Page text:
Children love stories. But some need them told a little softer.
Lisa Lima, children’s program specialist at the Paula A. Lewis Branch Library, has created the SenseSational Story Time for them.
“It’s a sensory-sensitivity story time,” she said.
People with autism and some other conditions often have accompanying sensory processing disorders. For example, most folks hardly notice a clock ticking. To someone with sensory processing disorders that affects his or her hearing, the clock can sound many times louder than it does to others and be maddening. Because of this, people, especially children, with sensory disorders can have difficult times understanding stories and instructions. “We’re limiting it to 10 children,” Lima said. “We’re setting up a room that will be appropriate for them.”
The SenseSational Story Time – unlike most library programs – isn’t open to participants just showing up. Lima said children with sensory issues are unique. Each has their own needs and preferences.
“(Parents) need to call me, or come talk to me personally at the library,” Lima said.
Lima said she’ll learn about all the participating children’s needs and preferences. “I really want to know their names, so when they come in I can greet them,” she said.
Lima has a background working with children with autism and other qualifying conditions for Exceptional Education and Student Services programs.
“I’ve worked with ESE children, pre-school, for five years,” she said.
That was children in the state’s pre-kindergarten program. From that training, Lima knows that children with conditions that have accompanying sensory processing problems need more of a few things than others, and less of others. Lima said the SenseSational Story Time will be done in a room with softer lighting and fewer ambient sounds than usual.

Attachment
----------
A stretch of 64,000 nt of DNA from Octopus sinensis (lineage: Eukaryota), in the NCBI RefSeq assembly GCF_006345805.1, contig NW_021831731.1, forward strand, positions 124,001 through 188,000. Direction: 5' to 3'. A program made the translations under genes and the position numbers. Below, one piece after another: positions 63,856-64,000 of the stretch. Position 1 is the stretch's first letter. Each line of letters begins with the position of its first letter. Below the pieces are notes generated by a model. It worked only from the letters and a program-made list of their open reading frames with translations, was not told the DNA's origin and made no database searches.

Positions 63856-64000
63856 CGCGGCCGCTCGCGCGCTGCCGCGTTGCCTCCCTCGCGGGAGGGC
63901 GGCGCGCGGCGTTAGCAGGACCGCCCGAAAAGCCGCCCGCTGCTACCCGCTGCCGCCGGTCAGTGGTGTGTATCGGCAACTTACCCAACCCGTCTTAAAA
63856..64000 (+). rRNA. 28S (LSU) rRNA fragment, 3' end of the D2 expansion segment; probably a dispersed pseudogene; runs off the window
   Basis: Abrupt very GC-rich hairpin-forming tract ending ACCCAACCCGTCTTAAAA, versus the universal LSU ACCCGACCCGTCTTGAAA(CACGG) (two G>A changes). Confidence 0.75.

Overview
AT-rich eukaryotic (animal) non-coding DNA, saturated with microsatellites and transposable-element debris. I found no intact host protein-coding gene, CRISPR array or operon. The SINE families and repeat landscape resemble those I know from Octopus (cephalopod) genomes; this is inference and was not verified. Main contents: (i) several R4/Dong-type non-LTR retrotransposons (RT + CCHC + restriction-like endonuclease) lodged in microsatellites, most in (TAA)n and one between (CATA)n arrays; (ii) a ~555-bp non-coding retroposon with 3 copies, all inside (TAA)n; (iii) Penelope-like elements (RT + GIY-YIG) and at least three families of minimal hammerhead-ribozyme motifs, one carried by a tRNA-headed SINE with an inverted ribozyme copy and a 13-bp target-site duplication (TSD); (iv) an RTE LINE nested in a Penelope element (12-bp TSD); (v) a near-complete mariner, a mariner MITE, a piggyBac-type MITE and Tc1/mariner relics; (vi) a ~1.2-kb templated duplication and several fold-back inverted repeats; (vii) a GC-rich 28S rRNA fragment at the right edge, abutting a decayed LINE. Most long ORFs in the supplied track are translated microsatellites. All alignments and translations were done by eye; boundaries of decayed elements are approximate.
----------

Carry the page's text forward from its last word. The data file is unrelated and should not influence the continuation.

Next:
Maureen Gallagher, branch supervisor, said the SenseSational Story Time will tap into some best practices among educators for working with the children with special needs. Each session will have two stories with a theme. “Everything will be a repetition of that theme,” Gallagher said. “We learned everything needs to be regimented and scheduled.”
The regimented scheduling is because children with autism and other conditions often become anxious an unable to learn if events seem unpredictable to them.
The prevalence of autism spectrum disorder is a matter of much debate. The Centers for Disease Control and Prevention’s oft-cited figure is about 1 in 68 children have the condition. Others put the figure much higher. Some organizations point to the National Center for Health Statistics’ National Health Survey to say it appears government data shows occurrences to be closer to 1 in 45 children. Because autism spectrum disorder is diagnosed based on behavioral evidence, and its causes are mysterious, its prevalence is likely to remain a matter of debate.
SenseSational Story Time is on Tuesdays from 10 a.m. to 11 a.m. for the summer. Attendees must be registered and have accompanying parents or guardians. Siblings are welcomed to attend. To register, call Lima at 772-871-5484.
The Lewis Branch Library is at 2950 SW Rosser Blvd., Port St. Lucie. Information about all its programs is at www.stlucieco.gov.